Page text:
Future Fund success for Flinders researchers

Six Flinders University researchers will share more than $8 million for their projects that have been successfully awarded grants in the latest rounds of the federal government’s Medical Research Future Fund (MRFF).

Flinders ranked 1st in South Australia and 6th nationally for the number of MRFF projects awarded.

Flinders University’s Deputy Vice-Chancellor (Research) Professor Robert Saint congratulated the recipients on their success.

“I know that a huge effort by outstanding researchers goes into each and every funding application, so I’m delighted to see so many of our applications rewarded,” says Professor Saint.

“With grants across three different funding schemes, our researchers will be funded to make a real and positive impact to the health of rural and Indigenous communities across Australia and improve cardiovascular care.

“With a remarkable 50% success rate and a doubling of MRFF grants awarded since October 2021, our growing research funding achievements are a testament to the life-changing and influential work of our Flinders Health and Medical Research Institute researchers.”

The funded projects and their chief investigators are:

(l-r) Dr Brooke Spaeth, Associate Professor Tamara Mackean, Associate Professor Sam Lehman, Dr Courtney Ryder, Professor Chris Rissel and Professor Anand Ganesan.

Dr Brooke Spaeth
2021 MRFF Primary Health Care Research
Equitable access to full blood evaluation testing at the point-of-care in remote primary health – $2,996,294.25

The project aims to improve access to full blood examination tests for rural and remote healthcare patients, improving patient outcomes and reducing health costs, while ensuring equitable health access for Aboriginal and Torres Strait Islander communities.

Associate Professor Tamara Mackean
2021 MRFF Indigenous Health Research
Child Protection Services in Health: Fostering community led solutions to minimise trauma and change trajectories of pregnant Aboriginal women, their children and their families – $2,297,754.60

In partnership with SAHLN, the University of Adelaide and SAHMRI, and led by Aboriginal researchers and co-designed with the Aboriginal community, the project will look to understand how pregnant Aboriginal women, their children and their families engage with child protection services in a bid to improve outcomes and minimise trauma.

Associate Professor Sam Lehman
2021 MRFF Cardiovascular Health Mission
Impact of non-invasive coronary angiography on suspected acute coronary syndromes with low concentration troponin elevation – $999,542.50

By undertaking a randomised control trial, Associate Professor Lehman and his team will determine whether a cardiac CT scan is a more suitable investigative tool for mild heart attacks than the current standard, which is invasive coronary angiography.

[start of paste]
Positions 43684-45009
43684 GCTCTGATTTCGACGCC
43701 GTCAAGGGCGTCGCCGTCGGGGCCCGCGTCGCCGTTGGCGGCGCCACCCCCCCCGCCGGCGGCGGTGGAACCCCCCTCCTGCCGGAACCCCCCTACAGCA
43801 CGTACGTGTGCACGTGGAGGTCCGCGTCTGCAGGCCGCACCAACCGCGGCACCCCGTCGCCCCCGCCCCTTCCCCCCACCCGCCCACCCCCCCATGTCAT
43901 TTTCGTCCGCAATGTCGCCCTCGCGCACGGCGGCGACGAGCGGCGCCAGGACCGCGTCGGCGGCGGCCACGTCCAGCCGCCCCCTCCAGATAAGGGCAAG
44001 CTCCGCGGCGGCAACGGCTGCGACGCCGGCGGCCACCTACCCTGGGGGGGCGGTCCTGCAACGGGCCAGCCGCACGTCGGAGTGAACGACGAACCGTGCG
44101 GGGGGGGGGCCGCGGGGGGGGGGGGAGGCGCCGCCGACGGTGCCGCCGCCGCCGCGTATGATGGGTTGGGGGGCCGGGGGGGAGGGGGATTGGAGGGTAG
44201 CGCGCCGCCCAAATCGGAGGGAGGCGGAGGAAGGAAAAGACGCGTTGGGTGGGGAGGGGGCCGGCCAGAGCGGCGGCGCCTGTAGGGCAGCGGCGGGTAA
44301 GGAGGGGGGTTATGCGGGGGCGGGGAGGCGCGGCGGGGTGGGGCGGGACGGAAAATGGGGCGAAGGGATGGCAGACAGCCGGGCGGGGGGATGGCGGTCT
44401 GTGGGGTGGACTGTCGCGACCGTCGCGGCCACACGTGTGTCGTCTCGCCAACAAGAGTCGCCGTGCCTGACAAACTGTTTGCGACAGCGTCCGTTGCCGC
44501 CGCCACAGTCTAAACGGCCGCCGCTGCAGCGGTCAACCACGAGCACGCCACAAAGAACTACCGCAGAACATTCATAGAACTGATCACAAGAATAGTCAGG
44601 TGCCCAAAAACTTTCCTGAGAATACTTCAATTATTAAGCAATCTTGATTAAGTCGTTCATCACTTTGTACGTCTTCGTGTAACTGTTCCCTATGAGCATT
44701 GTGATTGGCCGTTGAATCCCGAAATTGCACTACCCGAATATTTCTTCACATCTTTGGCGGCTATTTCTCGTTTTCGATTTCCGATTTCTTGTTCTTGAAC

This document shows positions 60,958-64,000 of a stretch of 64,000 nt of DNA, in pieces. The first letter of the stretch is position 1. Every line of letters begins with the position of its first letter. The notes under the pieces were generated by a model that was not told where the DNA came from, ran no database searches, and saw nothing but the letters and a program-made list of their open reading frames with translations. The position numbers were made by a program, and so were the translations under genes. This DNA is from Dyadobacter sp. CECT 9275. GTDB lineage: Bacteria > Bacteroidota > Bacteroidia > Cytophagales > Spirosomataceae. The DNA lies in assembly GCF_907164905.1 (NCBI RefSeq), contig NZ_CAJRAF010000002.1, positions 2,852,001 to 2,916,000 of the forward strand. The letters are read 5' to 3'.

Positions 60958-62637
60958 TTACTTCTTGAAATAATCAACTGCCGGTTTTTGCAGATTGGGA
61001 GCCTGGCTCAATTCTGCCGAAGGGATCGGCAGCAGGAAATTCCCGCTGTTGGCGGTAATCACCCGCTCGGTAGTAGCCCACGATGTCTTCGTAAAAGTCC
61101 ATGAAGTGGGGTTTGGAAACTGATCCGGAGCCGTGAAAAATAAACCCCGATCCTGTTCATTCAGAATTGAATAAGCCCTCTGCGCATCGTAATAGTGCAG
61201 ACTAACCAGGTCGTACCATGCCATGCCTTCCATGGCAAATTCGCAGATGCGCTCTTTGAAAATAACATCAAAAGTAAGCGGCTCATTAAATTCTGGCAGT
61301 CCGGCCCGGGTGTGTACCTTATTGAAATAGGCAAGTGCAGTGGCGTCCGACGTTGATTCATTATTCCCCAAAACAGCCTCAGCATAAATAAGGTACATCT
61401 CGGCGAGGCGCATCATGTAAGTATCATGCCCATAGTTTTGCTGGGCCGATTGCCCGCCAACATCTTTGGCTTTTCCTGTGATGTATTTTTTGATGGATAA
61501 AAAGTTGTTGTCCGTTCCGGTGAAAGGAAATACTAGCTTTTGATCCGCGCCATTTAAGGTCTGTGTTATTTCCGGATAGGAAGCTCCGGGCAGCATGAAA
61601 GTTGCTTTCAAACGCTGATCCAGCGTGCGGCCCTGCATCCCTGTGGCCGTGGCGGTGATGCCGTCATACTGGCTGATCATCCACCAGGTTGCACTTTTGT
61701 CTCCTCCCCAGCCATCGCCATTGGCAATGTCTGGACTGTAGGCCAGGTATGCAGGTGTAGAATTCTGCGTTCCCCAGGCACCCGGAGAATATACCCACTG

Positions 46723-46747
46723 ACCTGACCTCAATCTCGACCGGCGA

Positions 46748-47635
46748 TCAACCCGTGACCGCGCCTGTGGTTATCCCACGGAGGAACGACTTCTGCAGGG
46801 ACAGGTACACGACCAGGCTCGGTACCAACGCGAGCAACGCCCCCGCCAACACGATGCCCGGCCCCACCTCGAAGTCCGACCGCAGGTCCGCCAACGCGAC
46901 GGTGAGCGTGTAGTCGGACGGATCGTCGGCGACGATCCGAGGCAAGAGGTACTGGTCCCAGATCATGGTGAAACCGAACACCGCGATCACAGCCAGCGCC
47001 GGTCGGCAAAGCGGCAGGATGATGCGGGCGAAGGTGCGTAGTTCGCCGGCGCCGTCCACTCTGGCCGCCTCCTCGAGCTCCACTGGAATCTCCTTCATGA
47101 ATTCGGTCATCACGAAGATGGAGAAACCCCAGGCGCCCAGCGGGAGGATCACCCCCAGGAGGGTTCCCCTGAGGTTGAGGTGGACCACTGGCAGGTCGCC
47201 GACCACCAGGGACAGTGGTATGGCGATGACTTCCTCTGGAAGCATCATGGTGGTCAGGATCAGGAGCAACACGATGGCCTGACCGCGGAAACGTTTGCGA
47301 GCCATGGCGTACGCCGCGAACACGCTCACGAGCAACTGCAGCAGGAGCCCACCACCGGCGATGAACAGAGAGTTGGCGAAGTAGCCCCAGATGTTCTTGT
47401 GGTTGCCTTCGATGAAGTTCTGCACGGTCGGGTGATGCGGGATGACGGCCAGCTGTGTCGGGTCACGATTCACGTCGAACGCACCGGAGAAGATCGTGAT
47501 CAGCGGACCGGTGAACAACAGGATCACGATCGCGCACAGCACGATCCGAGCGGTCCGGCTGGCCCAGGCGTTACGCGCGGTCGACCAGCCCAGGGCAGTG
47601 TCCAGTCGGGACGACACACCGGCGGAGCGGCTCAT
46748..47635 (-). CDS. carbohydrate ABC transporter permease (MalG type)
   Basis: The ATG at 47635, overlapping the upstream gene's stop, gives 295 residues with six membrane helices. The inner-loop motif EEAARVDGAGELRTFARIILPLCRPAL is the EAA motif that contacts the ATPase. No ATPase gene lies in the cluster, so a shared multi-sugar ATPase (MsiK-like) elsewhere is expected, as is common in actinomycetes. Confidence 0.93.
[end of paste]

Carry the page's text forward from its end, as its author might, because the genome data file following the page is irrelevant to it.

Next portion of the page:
Dr Courtney Ryder
2021 MRFF Indigenous Health Research
Knowledge interface co-design of a diabetes and metabolic syndrome intervention with and for Aboriginal and Torres Strait Islander peoples living on Ngarrindjeri country – $756,623.00

A new diabetes program, co-designed with Aboriginal Elders and senior community representatives, will be piloted on Ngarrindjeri country (Coorong and Murraylands). The project will use a ketogenic eating program and new cutting-edge point-of-care testing technology with the aim of reducing the burden of diabetes in Aboriginal communities across Australia.

Professor Chris Rissel
2021 MRFF Cardiovascular Health Mission
Yolŋu Heart Health For Life: Person-centred, co-designed and student-assisted cardiac rehabilitation in East Arnhem Land – $633,589.00

The project will explore the co-design, implementation and evaluation of a new student-assisted cardiac rehabilitation program in East Arnhem, Northern Territory. In partnership with James Cook University, the small-scale project will aim to demonstrate the feasibility of implementing an evidence-based approach to cardiac rehabilitation that identifies and targets culturally appropriate lifestyle factors to prevent further heart events.

Professor Anand Ganesan
2021 MRFF Cardiovascular Health Mission
Real-time measurement of renewal rate constants in pulsed field ablation of atrial fibrillation – $604,305.60

To improve treatment for atrial fibrillation (AF), the most common heart rhythm disorder, the team will build on previous research to address the fundamental limitations of contemporary AF ablation – one of the most common treatments – while developing and trialling a new system to measure renewal rate constants, mini-vortices of electricity that occur in AF that, if measured, could help guide cardiologists.

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College of Medicine and Public Health Flinders Health and Medical Research Institute Research